A truly complete view of the customer built around an integrated combination of structured and unstructured information gives the organization the context to deliver superior customer interactions and experience.

Banks, for example, are mandated to collect and verify detailed information about their customers by Know Your Customer (KYC) regulations. Most banks have developed a customer master that aggregates existing information from disparate systems. In addition, they must verify that information from several known databases, enhancing the customer master with both structured and unstructured data from inside and outside the organization, as well as through digital and non-digital interactions with the bank.

Having a holistic view of the customer not only helps the banks meet critical regulatory needs but also helps them interact and deliver superior customer experience through being better informed about a customer’s propensity to buy certain products, or where needs might be triggered by specific events in their lives.

The digital era has brought about the creation of new data sets, such as social media.

The middle office is equally about leveraging customer data to enhance the context of the customer’s experience.

Descriptive Analytics is an approach organizations use to describe retrospectively what has happened with a customer. It is used to categorize, characterize, and classify data about the customer to chart trends, identify segments of customers who behave similarly and helps the organization better understand the past.

With a robust, stable and standardized data infrastructure in place, companies have the foundation to create predictive analytical models. Past performance is reviewed with a view toward future results through analytics’ ability to detect patterns or relationships and then extrapolate forward in time. Predictive analytics can detect hidden patterns in large quantities of data and provide better context for customer interactions, even to the point of suggesting the optimal point in time to reach out to a customer to head off a problem before it occurs.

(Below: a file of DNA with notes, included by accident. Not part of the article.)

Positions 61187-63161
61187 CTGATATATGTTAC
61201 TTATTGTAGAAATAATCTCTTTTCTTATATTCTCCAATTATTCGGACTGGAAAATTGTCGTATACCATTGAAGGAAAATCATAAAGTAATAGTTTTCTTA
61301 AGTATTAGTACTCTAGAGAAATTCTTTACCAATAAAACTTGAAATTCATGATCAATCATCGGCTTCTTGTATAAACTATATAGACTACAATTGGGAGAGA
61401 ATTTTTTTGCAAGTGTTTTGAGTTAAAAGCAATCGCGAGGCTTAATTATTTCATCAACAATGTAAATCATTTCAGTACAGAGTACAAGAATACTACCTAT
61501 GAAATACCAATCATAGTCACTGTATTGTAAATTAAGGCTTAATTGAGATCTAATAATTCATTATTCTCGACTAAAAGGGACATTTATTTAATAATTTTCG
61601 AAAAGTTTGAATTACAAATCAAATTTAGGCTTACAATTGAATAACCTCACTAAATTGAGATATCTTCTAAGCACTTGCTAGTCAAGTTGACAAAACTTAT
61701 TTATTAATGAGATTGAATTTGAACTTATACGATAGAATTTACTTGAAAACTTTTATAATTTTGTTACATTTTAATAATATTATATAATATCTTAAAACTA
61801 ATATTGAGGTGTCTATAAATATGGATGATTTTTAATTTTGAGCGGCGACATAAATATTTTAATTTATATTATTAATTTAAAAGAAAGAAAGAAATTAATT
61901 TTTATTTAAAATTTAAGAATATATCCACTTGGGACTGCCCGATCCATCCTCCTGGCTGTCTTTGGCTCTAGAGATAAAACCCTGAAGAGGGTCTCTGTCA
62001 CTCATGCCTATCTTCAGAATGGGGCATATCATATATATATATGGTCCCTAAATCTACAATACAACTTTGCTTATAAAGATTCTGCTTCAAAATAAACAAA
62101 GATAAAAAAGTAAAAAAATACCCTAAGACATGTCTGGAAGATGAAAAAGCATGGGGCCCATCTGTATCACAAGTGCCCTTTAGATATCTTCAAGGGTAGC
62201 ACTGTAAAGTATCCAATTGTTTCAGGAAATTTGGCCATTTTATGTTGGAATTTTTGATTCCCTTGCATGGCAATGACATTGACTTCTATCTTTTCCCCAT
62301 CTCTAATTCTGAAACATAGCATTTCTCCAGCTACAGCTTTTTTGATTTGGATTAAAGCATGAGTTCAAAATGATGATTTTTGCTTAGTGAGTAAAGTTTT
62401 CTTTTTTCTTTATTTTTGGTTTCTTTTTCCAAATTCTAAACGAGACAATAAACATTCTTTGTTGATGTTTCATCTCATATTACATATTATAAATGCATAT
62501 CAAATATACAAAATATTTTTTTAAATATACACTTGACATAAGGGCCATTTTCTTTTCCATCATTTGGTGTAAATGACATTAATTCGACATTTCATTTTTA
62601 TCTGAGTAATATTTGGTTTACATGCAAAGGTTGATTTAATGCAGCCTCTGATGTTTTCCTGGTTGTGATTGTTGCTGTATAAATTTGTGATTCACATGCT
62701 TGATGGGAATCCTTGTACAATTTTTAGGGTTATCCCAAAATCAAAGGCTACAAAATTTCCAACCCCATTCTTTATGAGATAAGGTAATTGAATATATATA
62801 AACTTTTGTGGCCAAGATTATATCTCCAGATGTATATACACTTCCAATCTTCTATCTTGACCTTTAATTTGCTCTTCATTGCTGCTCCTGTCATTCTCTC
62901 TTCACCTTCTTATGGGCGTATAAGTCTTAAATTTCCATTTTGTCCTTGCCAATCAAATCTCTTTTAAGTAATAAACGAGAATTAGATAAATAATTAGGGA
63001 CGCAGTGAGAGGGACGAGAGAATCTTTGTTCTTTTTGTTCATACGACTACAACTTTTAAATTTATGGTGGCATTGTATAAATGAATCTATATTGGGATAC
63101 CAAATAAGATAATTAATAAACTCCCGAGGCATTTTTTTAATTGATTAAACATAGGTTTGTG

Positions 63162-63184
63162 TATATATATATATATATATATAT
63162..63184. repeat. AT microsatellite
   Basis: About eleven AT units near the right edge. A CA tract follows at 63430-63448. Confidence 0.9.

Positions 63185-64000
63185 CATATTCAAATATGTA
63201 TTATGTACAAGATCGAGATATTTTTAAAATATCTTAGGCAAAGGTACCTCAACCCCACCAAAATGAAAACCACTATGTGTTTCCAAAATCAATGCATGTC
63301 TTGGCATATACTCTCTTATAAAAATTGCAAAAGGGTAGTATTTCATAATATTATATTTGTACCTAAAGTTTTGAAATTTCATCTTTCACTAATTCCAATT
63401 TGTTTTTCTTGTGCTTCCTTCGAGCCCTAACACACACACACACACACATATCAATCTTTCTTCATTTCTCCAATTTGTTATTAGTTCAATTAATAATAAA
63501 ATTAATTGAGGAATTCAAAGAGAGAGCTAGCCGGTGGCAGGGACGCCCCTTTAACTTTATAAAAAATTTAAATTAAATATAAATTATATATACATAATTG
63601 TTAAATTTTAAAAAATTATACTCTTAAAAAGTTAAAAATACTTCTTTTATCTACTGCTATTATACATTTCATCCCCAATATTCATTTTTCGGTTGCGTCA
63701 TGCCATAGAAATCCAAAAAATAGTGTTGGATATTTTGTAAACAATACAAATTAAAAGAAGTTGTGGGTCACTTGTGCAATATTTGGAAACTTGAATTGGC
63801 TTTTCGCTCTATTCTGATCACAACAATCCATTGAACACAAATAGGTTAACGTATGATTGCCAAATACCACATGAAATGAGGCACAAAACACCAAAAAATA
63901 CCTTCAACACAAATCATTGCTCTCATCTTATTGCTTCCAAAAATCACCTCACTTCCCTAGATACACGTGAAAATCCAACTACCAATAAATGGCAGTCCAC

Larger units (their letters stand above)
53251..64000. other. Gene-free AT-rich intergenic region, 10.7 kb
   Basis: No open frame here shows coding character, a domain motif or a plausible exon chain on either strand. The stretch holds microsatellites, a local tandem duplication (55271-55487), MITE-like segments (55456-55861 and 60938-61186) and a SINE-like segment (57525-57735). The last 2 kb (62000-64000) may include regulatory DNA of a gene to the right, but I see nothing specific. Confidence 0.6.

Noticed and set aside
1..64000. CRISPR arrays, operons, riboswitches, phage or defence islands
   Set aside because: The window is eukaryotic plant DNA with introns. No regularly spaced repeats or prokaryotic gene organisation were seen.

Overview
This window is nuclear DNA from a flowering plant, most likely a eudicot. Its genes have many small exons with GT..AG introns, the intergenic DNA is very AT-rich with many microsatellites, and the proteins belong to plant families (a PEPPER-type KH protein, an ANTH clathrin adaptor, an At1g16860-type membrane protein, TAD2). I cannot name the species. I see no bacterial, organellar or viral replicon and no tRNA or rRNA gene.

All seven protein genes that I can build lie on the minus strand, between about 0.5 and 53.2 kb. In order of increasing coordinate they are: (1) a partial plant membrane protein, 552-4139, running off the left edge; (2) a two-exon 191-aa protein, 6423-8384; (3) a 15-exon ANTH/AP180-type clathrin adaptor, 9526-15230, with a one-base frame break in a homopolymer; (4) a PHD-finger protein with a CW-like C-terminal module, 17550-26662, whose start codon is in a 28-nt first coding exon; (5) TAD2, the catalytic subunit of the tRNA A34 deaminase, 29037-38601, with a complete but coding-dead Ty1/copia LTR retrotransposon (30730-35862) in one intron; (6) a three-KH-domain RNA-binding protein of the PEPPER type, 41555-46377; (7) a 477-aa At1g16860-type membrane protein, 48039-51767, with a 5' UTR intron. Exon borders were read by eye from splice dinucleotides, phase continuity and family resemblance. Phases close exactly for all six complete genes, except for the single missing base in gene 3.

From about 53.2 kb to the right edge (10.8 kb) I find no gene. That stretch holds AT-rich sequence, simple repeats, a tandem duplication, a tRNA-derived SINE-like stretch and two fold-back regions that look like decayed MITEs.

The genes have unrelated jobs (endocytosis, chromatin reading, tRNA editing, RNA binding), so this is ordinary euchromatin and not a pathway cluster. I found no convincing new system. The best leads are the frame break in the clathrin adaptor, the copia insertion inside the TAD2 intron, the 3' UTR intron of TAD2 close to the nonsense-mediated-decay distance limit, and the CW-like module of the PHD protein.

Finally, prescriptive analytics can help the company choose the best alternatives for a series of possible actions by providing guidance on the outcomes of different possible actions that a customer might take, or indeed, how they might respond a particular action by the company.

The Healthcare sector provides good illustrations about the necessity of middle office transformation. Like most industries, about 20% of healthcare data is structured and highly organized in relational databases, while 80% is unstructured in the form of EMR, social media and consumer data. The healthcare industry is exploring the creation of big data platforms that can be used to integrate structured and unstructured data. Recent advances in technology, particularly semantic technology, natural language processing and taxonomy, as well as the increased use of federated, virtual databases are simplifying the ability of healthcare organizations to integrate disparate sets of data while developing a longitudinal view of the member/patient.